A sign cautions visitors outside a 'pump and treat' facility aboard Camp Lejeune, N.C., the site of one of the worst drinking water contaminations in U.S. history. (Allen Breed/Associated Press)
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WASHINGTON — A divided Supreme Court seemed mostly dubious Wednesday that federal claims for environmental damages can be brought after state deadlines have passed, signaling a potential setback for thousands of former Marines and their families exposed decades ago to contaminated water.
The little-noticed case before the court concerned corporate liability for land found to be contaminated decades after the pollution occurred, and several justices sympathized with the landowners’ plight. But they didn’t sound inclined to strike down a state law that foreclosed legal claims.
That could spell trouble not only for the Asheville, N.C., property owners seeking to recover from CTS Corp. but for former Marines who have fought for years to win damages from the Navy for deaths and illnesses caused by toxic drinking water.
“What are they saying — that if you’re deceitful enough to hide your negligence, then you’re going to get rewarded?” Jerry Ensminger, a Marine veteran whose 9-year-old daughter, Janey, died of a rare form of leukemia in 1985, said after the court session.
The case was notable because the Obama administration opposed the residents’ claims, even after President Obama signed a law in 2012 that provided health benefits to Camp Lejeune veterans and family members. The law was named after Janey Ensminger.
North Carolina, home to both conflicts, has a 10-year “statute of repose” that sets an outer deadline for claims to be filed. Unlike a statute of limitations, which usually begins when an injury is recognized, the clock ticks from the date of the final contamination — even if residents remain unaware until decades later.
A provision added in 1986 to federal Superfund legislation was intended to help victims by giving them two years to file claims from the date they discover the cause of their injuries. In CTS Corp. v. Waldburger, the claims came more than two decades after the electronics plant closed down. The water pollution at Camp Lejeune wasn’t noticed for at least 12 years after the last well came on line.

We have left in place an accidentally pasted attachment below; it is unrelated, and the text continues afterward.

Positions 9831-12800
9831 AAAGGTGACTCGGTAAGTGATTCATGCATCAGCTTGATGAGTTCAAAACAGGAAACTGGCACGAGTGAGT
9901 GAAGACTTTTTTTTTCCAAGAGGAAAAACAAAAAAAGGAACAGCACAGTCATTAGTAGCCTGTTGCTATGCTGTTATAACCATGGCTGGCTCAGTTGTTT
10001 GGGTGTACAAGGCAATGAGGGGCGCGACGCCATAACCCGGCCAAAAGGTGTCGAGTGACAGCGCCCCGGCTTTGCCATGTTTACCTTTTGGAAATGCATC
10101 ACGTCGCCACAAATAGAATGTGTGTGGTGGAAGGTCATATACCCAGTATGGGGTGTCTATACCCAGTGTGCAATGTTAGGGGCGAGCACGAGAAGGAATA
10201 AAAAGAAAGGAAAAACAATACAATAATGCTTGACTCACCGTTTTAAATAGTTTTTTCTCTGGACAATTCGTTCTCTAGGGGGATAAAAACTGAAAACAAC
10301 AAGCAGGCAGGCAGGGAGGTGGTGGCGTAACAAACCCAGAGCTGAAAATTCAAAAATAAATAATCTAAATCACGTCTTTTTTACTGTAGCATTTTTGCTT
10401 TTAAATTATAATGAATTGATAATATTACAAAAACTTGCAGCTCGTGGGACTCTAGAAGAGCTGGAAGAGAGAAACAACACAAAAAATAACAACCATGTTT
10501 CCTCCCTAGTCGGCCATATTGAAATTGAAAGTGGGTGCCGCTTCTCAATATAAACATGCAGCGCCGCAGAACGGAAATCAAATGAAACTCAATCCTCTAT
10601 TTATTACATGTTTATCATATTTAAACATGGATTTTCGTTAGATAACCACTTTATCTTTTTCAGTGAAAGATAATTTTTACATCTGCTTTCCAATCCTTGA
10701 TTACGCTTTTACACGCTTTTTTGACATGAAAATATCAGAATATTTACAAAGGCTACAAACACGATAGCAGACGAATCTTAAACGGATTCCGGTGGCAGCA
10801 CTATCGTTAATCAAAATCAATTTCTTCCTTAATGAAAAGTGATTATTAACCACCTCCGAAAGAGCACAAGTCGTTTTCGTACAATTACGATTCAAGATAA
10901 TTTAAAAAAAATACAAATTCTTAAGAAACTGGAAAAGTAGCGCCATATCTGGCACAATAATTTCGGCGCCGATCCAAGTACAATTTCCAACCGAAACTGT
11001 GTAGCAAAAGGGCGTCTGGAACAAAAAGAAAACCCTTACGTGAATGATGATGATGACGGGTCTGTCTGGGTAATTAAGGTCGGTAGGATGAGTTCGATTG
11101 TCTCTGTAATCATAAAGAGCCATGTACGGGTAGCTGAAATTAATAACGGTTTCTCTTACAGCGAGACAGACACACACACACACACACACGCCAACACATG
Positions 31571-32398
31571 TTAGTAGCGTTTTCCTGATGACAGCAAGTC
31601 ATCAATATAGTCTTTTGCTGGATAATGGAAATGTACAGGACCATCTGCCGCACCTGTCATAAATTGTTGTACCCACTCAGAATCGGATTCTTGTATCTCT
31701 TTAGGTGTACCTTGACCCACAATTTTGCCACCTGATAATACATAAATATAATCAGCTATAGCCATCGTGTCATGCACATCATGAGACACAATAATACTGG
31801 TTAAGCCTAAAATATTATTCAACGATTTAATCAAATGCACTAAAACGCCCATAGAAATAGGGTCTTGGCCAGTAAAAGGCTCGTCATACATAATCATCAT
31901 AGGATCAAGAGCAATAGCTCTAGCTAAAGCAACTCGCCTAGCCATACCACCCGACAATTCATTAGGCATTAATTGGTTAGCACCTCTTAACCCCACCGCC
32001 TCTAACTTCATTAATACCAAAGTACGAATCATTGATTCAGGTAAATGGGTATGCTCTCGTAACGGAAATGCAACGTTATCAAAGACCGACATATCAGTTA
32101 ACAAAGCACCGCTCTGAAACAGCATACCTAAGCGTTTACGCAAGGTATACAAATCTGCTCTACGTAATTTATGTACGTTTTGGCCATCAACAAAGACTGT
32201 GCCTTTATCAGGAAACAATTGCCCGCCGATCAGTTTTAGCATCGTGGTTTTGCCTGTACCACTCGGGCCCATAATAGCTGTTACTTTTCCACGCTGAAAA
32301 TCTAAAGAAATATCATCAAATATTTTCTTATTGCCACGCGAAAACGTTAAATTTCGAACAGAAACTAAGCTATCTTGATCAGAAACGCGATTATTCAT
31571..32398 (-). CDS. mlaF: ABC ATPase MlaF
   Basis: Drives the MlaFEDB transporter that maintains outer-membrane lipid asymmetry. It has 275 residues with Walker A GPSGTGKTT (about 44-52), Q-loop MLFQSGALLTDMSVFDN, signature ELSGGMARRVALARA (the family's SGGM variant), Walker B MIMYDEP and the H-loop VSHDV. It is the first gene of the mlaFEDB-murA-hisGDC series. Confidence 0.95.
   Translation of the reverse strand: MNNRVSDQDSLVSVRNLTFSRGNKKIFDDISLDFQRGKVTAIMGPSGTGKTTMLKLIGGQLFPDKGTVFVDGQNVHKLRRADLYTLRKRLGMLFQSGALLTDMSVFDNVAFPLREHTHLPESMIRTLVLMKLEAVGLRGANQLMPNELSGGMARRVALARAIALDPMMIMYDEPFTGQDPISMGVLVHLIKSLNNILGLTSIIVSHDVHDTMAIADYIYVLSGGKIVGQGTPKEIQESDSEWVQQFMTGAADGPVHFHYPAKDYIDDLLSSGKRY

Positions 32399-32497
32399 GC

Wednesday’s case came to the Supreme Court from the 4th Circuit Court of Appeals, which sided with 23 landowners seeking damages and remediation because their land was contaminated with toxic chemicals from 1959 to 1985. It wasn’t until 2009 that landowners learned their water could cause liver and kidney damage, heart ailments and cancer.
Similarly, the last wells contaminated with industrial solvents such as trichloroethylene (TCE), benzene and other chemicals at the Marine Corps base came on line in 1985. Under North Carolina law, that means claims should have been filed by 1995. But no one knew of the danger until 1997.
In recent years, health and environmental studies have classified TCE as a human carcinogen and linked it to kidney cancer, non-Hodgkin’s lymphoma, childhood cancers and other defects. Babies exposed during pregnancy have been found to be at greater risk of developing cancers or birth defects later in childhood.
Thirteen Camp Lejeune claims are combined in a case pending before the 11th Circuit federal appeals court in Georgia. The government is opposing those on the same grounds — that the time for claims to be filed has expired. The case was argued in January, but no decision is likely until after the Supreme Court rules in Waldburger.
Several justices expressed ignorance Wednesday about the differences between statutes of repose and the better known statutes of limitations. “I never heard of this distinction,” Justice Antonin Scalia said. “This was new for me,” added Justice Anthony Kennedy.
But they and others — notably Chief Justice John Roberts — indicated the congressional law intended to give victims time to sue may not overcome North Carolina’s statute of repose. Only four states have those statutes.
“The purpose of the statute of repose is not to preserve latent causes of action,” Roberts said. “It’s quite the opposite. It’s to put an end to, in particular, latent causes of action that haven’t been brought.”
John Korzen, director of the Appellate Advocacy Clinic at Wake Forest University School of Law, which brought the original appeal, said that’s not what Congress wanted to do.
“Congress’ purpose was to preserve claims, no matter what the period was,” Korzen said. “Congress was concerned about people not having their day in court.”
At least two justices — Ruth Bader Ginsburg and Elena Kagan — appeared to side with the victims. Ginsburg expressed concern that if the court denies them a course of action, other states may pass statutes similar to North Carolina’s to protect companies from successful claims.
“There was never a time when these plaintiffs had an action that could be brought,” Ginsburg said, because they didn’t discover the contamination until the 10-year statute had run out.
When Brian Murray, the lawyer for CTS Corp., said Congress in 1986 specifically sought to help victims avoid statutes of limitations but not statutes of repose, Kagan said, “That’s a very legally sophisticated Congress you’re asking us to imagine.”